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Study Bodes Well for Biosimilars

Biosimilar TNF inhibitors are interchangeable with original versions, authors find

Researchers at Johns Hopkins University and Brigham and Women’s Hospital have found comparable efficacy and safety among biosimilar tumor necrosis factor (TNF)-alpha inhibitors, according to a report from Kaiser Health News. TNF inhibitors are commonly used to treat inflammation in patients with rheumatoid arthritis or inflammatory bowel disease.

The researchers reviewed 19 studies to determine how these biosimilars compared with their brand-name counterparts, focusing on efficacy and safety. They found that the biosimilars were “interchangeable” with the original versions, such as infliximab (Remicade, Janssen Biotech) and adalimumab (Humira, AbbVie). Their findings were published online in the Annals of Internal Medicine.

Co-author G. Caleb Alexander, MD, and his team studied overall patient outcomes, adverse events, and whether patients had immune-system reactions to the drugs. Approximately 1,400 subjects took part in the clinical trials, and more than 500 were included in observational studies that made up the meta-analysis. They concluded that preliminary evidence supports the biosimilarity and interchangeability of biosimilar and reference TNF-alpha inhibitors.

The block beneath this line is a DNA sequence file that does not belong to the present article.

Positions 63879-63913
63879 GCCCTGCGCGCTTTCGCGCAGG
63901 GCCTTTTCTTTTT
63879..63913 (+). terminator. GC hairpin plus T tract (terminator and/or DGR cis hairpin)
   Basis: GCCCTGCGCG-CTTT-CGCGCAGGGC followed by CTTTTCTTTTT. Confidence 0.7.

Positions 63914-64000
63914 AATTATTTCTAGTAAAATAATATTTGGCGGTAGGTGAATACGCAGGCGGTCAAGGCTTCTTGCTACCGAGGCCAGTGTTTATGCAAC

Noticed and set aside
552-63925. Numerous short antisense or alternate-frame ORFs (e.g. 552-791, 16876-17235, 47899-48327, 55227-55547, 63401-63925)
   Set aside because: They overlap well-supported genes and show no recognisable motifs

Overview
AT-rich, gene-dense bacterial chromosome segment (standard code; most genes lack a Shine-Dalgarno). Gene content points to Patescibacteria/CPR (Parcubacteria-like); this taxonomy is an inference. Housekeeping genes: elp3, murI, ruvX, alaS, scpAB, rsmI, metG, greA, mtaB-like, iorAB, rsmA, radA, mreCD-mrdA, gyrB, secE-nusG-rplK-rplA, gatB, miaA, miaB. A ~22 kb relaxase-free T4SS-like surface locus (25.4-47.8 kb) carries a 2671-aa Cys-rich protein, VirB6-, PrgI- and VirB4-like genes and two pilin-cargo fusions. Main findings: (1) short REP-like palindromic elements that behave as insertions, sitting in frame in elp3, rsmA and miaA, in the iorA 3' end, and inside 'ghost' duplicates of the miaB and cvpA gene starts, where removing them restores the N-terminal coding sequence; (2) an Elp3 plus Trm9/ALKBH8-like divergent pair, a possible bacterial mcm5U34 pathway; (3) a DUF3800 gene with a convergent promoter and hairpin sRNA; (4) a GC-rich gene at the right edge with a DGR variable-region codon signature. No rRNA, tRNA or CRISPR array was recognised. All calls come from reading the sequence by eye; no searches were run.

Study limitations included possible publication bias, the small sample sizes of many studies, and the lack of published studies for several biosimilars.

Since their arrival on the market, biologics have been major moneymakers for drug companies, according to the Kaiser report. AbbVie, for example, saw its quarterly net revenue jump by 18% in earnings reported last week, thanks to its biosimilar adalimumab.

The FDA approved its first biosimilar, Zarxio (filgrastim-sndz, Sandoz), which is used to treat chemotherapy-associated infections, in September 2015. And in April, the FDA gave the green light to a Remicade biosimilar, Inflectra (infliximab-dyyb, Celltrion/Hospira).

Inflectra has not yet launched in the United States, but in Europe, where it was approved in 2013, it reportedly costs approximately 30% less than the original drug. Zarxio was approximately 15% cheaper than its precursor, Neupogen (Amgen), when it launched in Europe in 2009.

Source: Kaiser Health News; August 2, 2106; and Annals of Internal Medicine; August 2, 2016.

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